KING 5 News: "Officials debate logging's effect on Lewis Co. flooding"
By Gary Chittim / KING 5 News
LEWIS COUNTY, Wash. – The state Forest Practices Board cleared its entire agenda Wednesday to dig into logging's possible connection to the Lewis County floods.
In the days after the flooding, giant logs were found scattered over farmlands and blamed for destroying homes and businesses.
Farmer Dave Fenn's fields were covered with logs deposited by the raging south fork of the Chehalis River. He thinks logging in the hills above is to blame.
"I'm not an opponent of logging or clear cutting, but I just think it's irrational to log as fast as they logged it," he said.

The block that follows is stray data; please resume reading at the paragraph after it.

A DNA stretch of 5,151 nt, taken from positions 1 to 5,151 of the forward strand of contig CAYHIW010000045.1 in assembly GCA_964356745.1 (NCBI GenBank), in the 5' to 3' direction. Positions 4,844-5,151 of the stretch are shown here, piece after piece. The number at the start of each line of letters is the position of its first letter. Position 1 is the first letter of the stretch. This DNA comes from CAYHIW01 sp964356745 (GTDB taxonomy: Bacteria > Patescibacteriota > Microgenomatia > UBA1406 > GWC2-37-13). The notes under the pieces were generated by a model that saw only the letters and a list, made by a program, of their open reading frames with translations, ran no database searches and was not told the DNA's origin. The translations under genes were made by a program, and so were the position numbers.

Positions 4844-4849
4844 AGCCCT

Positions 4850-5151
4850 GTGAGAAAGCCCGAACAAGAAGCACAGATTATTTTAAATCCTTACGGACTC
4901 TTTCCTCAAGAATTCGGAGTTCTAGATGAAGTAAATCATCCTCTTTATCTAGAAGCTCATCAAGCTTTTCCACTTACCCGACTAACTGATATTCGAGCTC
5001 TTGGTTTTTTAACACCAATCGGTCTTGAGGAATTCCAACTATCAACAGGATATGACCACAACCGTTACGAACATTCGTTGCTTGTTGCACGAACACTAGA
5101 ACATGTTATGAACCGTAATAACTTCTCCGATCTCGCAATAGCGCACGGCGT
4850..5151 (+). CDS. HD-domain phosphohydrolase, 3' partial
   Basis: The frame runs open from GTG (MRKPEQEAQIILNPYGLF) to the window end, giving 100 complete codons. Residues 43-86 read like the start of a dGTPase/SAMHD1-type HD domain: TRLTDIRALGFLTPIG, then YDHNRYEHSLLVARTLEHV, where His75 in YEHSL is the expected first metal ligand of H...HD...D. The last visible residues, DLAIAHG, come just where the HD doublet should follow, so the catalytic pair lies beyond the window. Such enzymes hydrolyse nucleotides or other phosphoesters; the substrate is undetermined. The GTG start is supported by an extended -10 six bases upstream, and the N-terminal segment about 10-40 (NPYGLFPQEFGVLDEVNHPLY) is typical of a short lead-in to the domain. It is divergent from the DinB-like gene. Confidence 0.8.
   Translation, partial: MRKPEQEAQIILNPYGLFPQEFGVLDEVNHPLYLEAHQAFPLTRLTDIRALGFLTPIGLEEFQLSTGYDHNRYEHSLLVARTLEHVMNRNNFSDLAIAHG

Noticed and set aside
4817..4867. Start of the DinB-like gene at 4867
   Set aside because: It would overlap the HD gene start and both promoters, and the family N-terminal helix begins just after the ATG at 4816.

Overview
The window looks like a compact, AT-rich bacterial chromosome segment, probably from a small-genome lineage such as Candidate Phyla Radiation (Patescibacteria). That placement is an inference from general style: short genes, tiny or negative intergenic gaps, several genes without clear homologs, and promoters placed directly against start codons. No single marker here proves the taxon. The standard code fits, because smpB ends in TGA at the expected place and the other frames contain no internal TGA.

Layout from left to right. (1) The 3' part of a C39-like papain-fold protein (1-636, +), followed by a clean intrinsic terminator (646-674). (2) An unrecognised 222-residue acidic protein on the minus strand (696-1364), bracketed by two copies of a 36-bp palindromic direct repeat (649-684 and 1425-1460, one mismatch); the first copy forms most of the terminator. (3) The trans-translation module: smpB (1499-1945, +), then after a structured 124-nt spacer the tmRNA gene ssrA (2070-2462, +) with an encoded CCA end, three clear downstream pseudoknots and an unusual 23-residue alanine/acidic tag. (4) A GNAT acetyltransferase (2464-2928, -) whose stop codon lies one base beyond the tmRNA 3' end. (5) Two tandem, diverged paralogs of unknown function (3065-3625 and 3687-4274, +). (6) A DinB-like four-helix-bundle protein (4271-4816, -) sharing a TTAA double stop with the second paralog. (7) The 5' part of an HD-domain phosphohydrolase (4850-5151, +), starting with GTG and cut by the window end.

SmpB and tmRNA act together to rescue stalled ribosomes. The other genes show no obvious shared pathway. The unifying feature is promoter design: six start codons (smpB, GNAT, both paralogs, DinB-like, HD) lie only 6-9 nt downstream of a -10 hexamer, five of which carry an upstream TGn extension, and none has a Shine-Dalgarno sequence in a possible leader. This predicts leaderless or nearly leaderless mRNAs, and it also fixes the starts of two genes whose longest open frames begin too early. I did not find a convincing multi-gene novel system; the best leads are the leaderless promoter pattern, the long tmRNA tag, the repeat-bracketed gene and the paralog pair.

Fenn's referring to the Stillman Creek drainage above his farm, where Little Mountain is bald and scarred by recent slides. Slide shutes ring the entire drainage. They're the trails left by tons of soil, rock and debris that raced down the canyons to the creek beds below.
Scientists say a mega storm event slammed Lewis County with an unprecedented amount of rain, which set the slides in motion. Climatologists say the event was so powerful, it may not have mattered whether it was logged or not.
But it's obvious by flying over that most of the slide activity took place in the clear cuts.
Industry officials said they too are farmers who were caught by surprise by the big storms.
"The woody debris that came down in these landslides, that wouldn't have made a difference," said Frank Mendizabal, a spokesperson for Weyerhaeuser. "There's 200-year-old trees and there's 15-year-old trees."
Dave Fenn says he doesn't oppose logging, he just has one request from farmer to farmer.
"I think their rotations should be longer," he said. "In my opinion it should be at least 70 years."